NORMAL – October 28, 2011. Governor Pat Quinn today spoke at the sixth annual Sustainable Universities and Colleges Symposium at Heartland Community College. Administrators, professors, students, architects and engineers from across the state participated in the symposium to exchange ideas and develop sustainable practices.
“Innovation will help us build a stronger, greener future,” Governor Quinn said. “This symposium will help our colleges and universities come up with new ways to increase sustainability on campus, and it is an investment in our future workforce, as they learn more about the green sector and the jobs of today and tomorrow.”
The symposium - hosted by the Illinois Green Governments Coordinating Council, the Illinois Green Economy Network and Heartland Community College - featured workshops, panel and break out discussions, exhibits, and speakers who addressed topics such as sustainable transportation and green business techniques. Attendees could also participate in a tour of Heartland’s geothermal campus.
“The Town of Normal is extremely proud of the environmental initiatives being undertaken by our local colleges and universities,” said Mayor Chris Koos. “This symposium will allow our community to showcase these efforts and further learn from the many other Illinois institutions that share a commitment to environmental stewardship and innovation.”
The primary goal of the symposium is to enhance sustainability programs at Illinois’ universities and colleges. A student panel shared plans to raise funding for energy efficient campus improvements, to create green campus plans, and to initiate eco-friendly student action. Other panels presented information on urban agriculture and strategies to pursue green jobs in today’s tough economy.
The symposium included a breakfast and luncheon coordinated through the Edible Economy Project — a community initiative aimed at establishing a robust local food system in Central Illinois. In addition to featuring locally-sourced food, each of the meals were prepared by students in the culinary arts program at Normal Community West High School.
Also at the symposium, participants got the chance to test drive two electric vehicles (EVs): the Mitsubishi i and the Nissan LEAF. The town of Normal, which is providing the test drive cars, is the nation’s first EVTown and has a goal to own 1,000 EVs.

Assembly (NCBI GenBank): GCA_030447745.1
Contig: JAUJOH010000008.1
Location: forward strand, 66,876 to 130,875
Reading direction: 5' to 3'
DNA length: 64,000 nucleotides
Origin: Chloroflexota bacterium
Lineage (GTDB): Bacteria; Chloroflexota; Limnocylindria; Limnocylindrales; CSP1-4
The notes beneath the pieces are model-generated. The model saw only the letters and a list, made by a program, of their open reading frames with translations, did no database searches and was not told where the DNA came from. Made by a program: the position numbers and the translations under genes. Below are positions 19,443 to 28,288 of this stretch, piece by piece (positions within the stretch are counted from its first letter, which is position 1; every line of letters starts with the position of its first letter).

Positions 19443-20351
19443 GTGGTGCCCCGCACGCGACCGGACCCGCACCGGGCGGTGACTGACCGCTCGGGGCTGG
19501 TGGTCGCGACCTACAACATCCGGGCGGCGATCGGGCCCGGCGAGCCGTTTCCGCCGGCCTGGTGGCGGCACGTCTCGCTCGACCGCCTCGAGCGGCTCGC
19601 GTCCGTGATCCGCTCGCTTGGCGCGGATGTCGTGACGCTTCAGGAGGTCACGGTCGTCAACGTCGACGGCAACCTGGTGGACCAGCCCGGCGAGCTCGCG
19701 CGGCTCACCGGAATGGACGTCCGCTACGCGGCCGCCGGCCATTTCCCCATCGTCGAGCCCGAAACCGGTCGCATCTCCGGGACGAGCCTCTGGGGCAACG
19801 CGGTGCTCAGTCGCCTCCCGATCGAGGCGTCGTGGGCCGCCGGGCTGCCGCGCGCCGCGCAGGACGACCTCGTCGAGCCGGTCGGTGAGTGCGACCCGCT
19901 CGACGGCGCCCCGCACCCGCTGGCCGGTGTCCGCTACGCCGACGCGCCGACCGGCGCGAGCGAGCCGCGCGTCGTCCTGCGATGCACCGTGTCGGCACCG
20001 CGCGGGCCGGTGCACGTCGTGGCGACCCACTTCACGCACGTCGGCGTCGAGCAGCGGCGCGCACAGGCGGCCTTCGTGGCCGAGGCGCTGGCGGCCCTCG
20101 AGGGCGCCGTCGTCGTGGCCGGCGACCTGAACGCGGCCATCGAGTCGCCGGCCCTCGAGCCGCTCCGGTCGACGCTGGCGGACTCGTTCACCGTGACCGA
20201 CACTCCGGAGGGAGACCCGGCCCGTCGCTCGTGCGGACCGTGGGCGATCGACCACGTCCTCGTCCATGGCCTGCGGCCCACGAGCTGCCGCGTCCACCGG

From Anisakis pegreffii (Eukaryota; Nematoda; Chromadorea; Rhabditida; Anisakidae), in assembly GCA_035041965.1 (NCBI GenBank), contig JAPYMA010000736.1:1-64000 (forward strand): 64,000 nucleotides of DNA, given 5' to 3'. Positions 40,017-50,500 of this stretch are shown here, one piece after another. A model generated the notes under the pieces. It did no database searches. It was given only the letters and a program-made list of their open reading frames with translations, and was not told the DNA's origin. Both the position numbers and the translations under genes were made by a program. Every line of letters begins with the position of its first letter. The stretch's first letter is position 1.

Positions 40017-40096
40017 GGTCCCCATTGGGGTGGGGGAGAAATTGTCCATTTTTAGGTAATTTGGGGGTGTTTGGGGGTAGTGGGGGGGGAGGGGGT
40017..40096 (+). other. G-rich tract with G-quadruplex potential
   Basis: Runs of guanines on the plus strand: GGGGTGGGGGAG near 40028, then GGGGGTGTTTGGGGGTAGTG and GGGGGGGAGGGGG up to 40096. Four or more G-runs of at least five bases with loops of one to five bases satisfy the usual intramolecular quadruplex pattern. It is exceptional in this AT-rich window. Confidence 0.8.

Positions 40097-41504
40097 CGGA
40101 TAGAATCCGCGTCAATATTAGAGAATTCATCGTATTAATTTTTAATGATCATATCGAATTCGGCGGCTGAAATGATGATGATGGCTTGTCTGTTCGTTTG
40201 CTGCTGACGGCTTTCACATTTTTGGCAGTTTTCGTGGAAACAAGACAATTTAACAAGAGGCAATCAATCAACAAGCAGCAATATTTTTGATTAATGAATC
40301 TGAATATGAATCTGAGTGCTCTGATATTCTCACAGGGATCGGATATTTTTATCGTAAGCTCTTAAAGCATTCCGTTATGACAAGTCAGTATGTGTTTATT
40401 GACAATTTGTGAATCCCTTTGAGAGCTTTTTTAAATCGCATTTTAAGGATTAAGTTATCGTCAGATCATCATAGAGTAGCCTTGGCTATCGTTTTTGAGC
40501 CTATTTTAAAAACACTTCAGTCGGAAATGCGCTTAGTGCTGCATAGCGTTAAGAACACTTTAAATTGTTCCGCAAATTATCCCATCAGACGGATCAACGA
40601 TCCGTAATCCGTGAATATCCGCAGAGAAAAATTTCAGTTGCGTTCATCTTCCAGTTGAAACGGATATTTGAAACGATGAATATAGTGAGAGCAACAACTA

As part of his goal to make Illinois the EV capital of the U.S., Governor Quinn visited Bloomington last year and signed an agreement with Mitsubishi Motors North America to test their Mitsubishi i electric cars in Illinois’ state fleet. In February, Governor Quinn announced an initiative to boost Illinois’ sustainability efforts through the increased use of electric vehicles. Part of the plan included $1 million in state capital funding to install 280 state-of-the-art EV charging stations throughout the Chicagoland area.
In July, Governor Quinn signed two laws, one that created an Electric Vehicle Coordinator position within the Department of Commerce and Economic Opportunity and another that gave car sharing organizations the opportunity to receive funding for the purchase of EVs. As a result of the Quinn administration’s commitment to investing in green technology, the all-electric Nissan LEAF will arrive early in Illinois.
Governor Quinn has signed numerous executive orders and statutes into law to ensure greater energy efficiency, use of renewable energy, and protection of Illinois’ land, air and water resources. The symposium fulfilled the recently signed law, House Bill 166, which requires state universities to meet annually to enhance sustainable energy research. For more information please visit Green.Illinois.gov.